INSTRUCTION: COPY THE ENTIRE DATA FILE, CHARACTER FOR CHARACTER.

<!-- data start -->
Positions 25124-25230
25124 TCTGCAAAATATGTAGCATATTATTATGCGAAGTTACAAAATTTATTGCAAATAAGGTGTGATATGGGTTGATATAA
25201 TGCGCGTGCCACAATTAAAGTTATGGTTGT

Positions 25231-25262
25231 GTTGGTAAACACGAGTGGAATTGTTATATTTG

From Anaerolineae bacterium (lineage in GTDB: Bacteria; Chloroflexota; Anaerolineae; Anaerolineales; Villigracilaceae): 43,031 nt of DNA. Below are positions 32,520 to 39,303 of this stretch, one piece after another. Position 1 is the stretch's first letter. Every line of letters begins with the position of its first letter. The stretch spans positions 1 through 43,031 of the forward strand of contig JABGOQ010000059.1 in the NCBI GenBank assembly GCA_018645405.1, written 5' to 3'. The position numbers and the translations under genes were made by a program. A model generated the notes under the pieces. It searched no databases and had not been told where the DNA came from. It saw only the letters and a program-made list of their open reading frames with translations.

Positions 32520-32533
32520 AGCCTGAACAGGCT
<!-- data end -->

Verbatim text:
Positions 25124-25230
25124 TCTGCAAAATATGTAGCATATTATTATGCGAAGTTACAAAATTTATTGCAAATAAGGTGTGATATGGGTTGATATAA
25201 TGCGCGTGCCACAATTAAAGTTATGGTTGT

Positions 25231-25262
25231 GTTGGTAAACACGAGTGGAATTGTTATATTTG

From Anaerolineae bacterium (lineage in GTDB: Bacteria; Chloroflexota; Anaerolineae; Anaerolineales; Villigracilaceae): 43,031 nt of DNA. Below are positions 32,520 to 39,303 of this stretch, one piece after another. Position 1 is the stretch's first letter. Every line of letters begins with the position of its first letter. The stretch spans positions 1 through 43,031 of the forward strand of contig JABGOQ010000059.1 in the NCBI GenBank assembly GCA_018645405.1, written 5' to 3'. The position numbers and the translations under genes were made by a program. A model generated the notes under the pieces. It searched no databases and had not been told where the DNA came from. It saw only the letters and a program-made list of their open reading frames with translations.

Positions 32520-32533
32520 AGCCTGAACAGGCT